The time I wanted back in with my foster family— so I met my foster parents at their job at the ad agency and gave them a presentation on why they should let me come back. The presentation was complete with ways I would financially contribute to the household, and ways that I would be good, and how no one would hardly notice me.

I only ever hit my mother once. It was a reflex. She was in a wild angered frenzy and threw a T-shirt at me. It had my favorite Superman button on it. A metal button the size of a cheeseburger. Somehow the weight of it landed on my nose and I bled. The shock of it all— my crying the blood, she ran to me, full of remorse. The second she was close I socked her in the stomach. Her face, the face she showed me, is the one that haunts me. My face and her face are so similar that the punishment is simple, it’s the look I give myself when I think no one likes me or that I’ve done wrong. Continue Reading…

Guest Posts, Inspiration, Self Image

The Frenemy in the Mirror.

September 12, 2014

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By Georgia Kolias.

I walked through my bedroom door with a pile of laundry in my arms, clean clothes destined for dresser drawers. On leaving the room, I realized that my four-year-old daughter was standing in front of the full-length mirror. When we bought our house, we realized the previous owners must have been giants. The bathroom mirrors were high enough that I could only see my head floating up around the bottom of the medicine cabinet door. There were no other mirrors in the house and that suited me just fine. Looking at my body in the mirror was not usually something I wanted to do. Not because I have an unusually horrific deformity that I can’t face, but just because mirrors are a tool of the devil. You can either become bewitched by allowing yourself to feel validated and worthy because you like what you see, or they can become instruments of delusional torture in those moments when you aren’t feeling your best, your clothes feel awkward on your body, and the unavoidable critical voice in your head narrates rude descriptions of your flaws. Continue Reading…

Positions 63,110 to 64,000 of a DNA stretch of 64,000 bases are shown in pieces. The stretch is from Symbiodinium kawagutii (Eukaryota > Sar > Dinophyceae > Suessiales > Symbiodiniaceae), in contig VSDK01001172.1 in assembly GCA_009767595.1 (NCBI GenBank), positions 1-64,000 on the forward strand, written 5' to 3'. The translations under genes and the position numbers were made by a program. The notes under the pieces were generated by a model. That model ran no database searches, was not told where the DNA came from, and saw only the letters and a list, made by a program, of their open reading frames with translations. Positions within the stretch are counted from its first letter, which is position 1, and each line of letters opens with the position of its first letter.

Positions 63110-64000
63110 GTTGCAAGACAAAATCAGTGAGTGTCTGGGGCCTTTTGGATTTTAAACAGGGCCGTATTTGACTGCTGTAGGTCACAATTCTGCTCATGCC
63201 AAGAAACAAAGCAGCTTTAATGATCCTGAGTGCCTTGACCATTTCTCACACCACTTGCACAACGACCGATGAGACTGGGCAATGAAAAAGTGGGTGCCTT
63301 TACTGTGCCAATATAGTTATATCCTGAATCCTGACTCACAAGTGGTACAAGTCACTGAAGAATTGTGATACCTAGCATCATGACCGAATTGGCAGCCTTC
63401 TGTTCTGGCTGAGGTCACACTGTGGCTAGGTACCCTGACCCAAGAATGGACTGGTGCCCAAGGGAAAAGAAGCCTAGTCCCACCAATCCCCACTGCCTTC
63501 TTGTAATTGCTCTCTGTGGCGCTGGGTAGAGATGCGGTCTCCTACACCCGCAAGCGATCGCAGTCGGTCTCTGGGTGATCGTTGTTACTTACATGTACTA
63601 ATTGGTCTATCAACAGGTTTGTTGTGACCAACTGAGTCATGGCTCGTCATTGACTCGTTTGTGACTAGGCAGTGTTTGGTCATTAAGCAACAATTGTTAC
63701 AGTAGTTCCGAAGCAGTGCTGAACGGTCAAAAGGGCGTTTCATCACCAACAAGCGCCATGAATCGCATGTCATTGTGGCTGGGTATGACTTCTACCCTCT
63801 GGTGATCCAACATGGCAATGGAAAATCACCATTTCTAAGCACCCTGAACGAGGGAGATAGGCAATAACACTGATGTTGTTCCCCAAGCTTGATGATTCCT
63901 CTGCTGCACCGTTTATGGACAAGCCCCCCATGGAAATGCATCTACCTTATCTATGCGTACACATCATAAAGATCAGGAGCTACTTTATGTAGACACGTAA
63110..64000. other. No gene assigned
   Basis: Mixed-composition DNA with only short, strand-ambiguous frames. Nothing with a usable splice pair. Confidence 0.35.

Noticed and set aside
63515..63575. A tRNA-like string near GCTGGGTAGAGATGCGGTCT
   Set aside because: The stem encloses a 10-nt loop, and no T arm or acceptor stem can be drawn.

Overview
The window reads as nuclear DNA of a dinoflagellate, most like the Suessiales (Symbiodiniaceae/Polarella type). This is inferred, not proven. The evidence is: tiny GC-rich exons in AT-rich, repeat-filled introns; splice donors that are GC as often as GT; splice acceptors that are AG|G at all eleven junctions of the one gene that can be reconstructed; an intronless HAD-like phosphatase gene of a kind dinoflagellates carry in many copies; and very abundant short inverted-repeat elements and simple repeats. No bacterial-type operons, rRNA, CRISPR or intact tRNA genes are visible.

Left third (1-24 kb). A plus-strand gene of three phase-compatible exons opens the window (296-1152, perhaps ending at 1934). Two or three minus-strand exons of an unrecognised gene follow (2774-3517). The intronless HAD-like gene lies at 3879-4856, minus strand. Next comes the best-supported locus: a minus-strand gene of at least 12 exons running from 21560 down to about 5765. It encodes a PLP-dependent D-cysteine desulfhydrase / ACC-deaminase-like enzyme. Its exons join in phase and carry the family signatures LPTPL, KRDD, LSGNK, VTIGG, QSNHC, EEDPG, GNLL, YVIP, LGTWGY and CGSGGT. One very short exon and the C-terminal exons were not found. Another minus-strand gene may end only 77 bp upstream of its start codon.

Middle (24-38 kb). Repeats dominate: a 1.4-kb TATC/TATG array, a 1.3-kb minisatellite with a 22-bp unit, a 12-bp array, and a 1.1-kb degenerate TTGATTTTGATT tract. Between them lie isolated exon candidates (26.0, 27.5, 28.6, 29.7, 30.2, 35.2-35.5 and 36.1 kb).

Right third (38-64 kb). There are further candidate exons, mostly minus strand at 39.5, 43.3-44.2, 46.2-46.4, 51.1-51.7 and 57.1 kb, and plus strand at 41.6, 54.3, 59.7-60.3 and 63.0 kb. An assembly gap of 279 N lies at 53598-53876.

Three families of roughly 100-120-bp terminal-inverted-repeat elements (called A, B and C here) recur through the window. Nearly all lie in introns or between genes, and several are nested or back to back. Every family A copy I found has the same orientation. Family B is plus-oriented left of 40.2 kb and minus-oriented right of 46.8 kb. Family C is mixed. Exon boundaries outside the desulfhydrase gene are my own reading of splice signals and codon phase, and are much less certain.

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To Be and What Not to Be: On Having Lupus.

July 22, 2014

By Carin Enovijas

A few weeks back I posted an angry little rant about the wonder and horrors of Prednisone, a corticosteroid drug, scornfully dubbing it “better-than-dead-Pred (BTDP).” While I still believe that it’s better to be alive upon this mortal coil than not to be, I must concede that I underestimated the bitter sting of the many slings and arrows I so glibly described as BTDP’s “side-effects” such a short time ago.

Lupus is responsible for the auto-immune driven ITP (ideopathic thrombocytopenia) that is devouring my blood’s platelets. The treatment, high, prolonged doses of Prednisone has now manifested something called Cushing’s Syndrome which is responsible for side effects such as Moon Face, Buffalo Hump, muscle weakness and spasticity, bone and joint pain, weight gain, dramatic mood swings, insomnia, irregular heartbeat, blood pressure swings, blurry vision, acid reflux and ulcers…just to hit the relevant highlights. It’s hard to believe that Hamlet had no ken of modern day pharmaceuticals when he questioned whether ’tis better to “bear those ills we have, Than fly to others that we know not of.”